Click on “Download PDF” for the PDF version or on the title for the HTML version.


If you are not an ASABE member or if your employer has not arranged for access to the full-text, Click here for options.

An Introduction to the Wind Erosion Prediction System (WEPS)

Published by the American Society of Agricultural and Biological Engineers, St. Joseph, Michigan www.asabe.org

Citation:  2007 ASAE Annual Meeting  072259.(doi:10.13031/2013.23376)
Authors:   John - Tatarko, Larry E Wagner
Keywords:   erosion simulation, erosion control, dust, PM10, conservation planning

The Wind Erosion Prediction System (WEPS) was developed by a multi-disciplinary team of USDA scientists in collaboration with other agencies and private cooperators in response to customer requests, primarily USDA-NRCS, for improved wind erosion prediction technology. WEPS is designed to provide estimates of soil loss by wind from cultivated, agricultural fields. It is intended to replace the predominately empirical Wind Erosion Equation (WEQ) as a prediction tool for those who plan soil conservation systems, conduct environmental planning, or assess offsite impacts caused by wind erosion. WEPS also has capabilities for other land management situations where wind affected soil movement is a problem. WEPS 1.0 consists of the computer implementation of the WEPS science model with a graphical user interface designed to provide easy-to-use methods of entering inputs to the model and obtaining output reports. WEPS is a process-based, daily time-step, wind erosion simulation model. As such, WEPS simulates not only the basic wind erosion processes, but also the processes that modify a soil's susceptibility to wind erosion. The structure of WEPS is modular and consists of a user interface, a science model including seven submodels, and four databases. The user interface is used to create input files using information from user inputs and the databases. In a practical application, new input files will usually be created using previous input files as templates modified within the user-interface.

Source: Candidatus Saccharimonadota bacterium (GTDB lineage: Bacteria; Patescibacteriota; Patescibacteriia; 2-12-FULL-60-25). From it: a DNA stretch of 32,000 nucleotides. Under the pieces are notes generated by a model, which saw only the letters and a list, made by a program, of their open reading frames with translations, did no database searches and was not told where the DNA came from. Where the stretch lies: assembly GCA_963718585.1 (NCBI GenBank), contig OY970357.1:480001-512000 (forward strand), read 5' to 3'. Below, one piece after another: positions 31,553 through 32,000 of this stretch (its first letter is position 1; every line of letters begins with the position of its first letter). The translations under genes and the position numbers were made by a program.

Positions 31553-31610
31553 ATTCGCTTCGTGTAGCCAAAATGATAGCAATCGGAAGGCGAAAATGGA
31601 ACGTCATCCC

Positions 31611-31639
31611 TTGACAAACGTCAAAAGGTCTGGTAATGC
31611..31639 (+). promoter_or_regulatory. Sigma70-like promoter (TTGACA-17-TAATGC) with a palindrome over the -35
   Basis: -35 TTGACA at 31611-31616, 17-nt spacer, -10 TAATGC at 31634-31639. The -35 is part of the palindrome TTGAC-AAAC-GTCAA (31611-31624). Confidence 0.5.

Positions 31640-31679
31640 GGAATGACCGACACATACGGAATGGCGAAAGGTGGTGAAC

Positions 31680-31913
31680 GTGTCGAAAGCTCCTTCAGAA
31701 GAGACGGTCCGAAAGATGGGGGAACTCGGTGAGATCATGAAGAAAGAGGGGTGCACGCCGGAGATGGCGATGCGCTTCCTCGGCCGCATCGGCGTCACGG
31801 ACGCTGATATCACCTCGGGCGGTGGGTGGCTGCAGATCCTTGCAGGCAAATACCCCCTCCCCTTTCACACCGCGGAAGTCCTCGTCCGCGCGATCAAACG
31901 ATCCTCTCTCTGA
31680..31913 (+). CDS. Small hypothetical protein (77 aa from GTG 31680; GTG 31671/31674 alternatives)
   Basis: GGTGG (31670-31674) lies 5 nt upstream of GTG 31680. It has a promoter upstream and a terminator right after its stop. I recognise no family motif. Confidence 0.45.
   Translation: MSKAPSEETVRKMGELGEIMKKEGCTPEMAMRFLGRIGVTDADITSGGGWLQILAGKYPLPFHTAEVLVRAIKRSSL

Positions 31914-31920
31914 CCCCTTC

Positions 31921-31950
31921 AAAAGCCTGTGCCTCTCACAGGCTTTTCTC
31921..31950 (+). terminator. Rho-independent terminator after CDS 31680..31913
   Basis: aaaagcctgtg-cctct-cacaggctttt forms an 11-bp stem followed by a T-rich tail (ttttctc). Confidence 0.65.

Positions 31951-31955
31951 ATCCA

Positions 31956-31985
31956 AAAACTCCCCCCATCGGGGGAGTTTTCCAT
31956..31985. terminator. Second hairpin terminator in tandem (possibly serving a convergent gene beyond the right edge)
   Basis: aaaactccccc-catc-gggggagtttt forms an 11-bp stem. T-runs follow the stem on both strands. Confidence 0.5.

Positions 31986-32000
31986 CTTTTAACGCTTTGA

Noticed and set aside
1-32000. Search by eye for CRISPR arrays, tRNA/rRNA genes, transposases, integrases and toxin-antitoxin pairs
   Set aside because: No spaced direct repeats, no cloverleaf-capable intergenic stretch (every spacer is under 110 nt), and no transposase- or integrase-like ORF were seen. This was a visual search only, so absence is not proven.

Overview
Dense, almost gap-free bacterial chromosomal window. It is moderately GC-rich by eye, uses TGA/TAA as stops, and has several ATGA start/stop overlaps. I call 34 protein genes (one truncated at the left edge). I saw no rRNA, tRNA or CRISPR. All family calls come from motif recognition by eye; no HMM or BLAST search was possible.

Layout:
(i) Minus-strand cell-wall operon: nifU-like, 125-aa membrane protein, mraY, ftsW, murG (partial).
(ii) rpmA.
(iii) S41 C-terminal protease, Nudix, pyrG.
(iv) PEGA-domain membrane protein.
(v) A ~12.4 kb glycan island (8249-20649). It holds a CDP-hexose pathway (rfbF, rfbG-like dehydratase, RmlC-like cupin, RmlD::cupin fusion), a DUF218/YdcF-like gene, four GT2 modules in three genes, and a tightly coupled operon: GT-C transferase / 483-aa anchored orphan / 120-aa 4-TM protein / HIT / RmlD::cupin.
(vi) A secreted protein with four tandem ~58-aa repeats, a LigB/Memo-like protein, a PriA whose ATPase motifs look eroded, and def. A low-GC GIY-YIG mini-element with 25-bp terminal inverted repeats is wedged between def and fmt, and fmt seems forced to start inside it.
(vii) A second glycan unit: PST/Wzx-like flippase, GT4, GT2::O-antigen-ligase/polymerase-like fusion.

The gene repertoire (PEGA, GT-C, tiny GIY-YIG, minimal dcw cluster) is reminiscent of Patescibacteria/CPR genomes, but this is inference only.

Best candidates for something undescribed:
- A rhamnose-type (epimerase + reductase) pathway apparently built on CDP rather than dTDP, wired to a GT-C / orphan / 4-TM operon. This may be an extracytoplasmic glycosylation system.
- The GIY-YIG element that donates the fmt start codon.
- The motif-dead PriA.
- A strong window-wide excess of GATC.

(Download PDF)    (Export to EndNotes)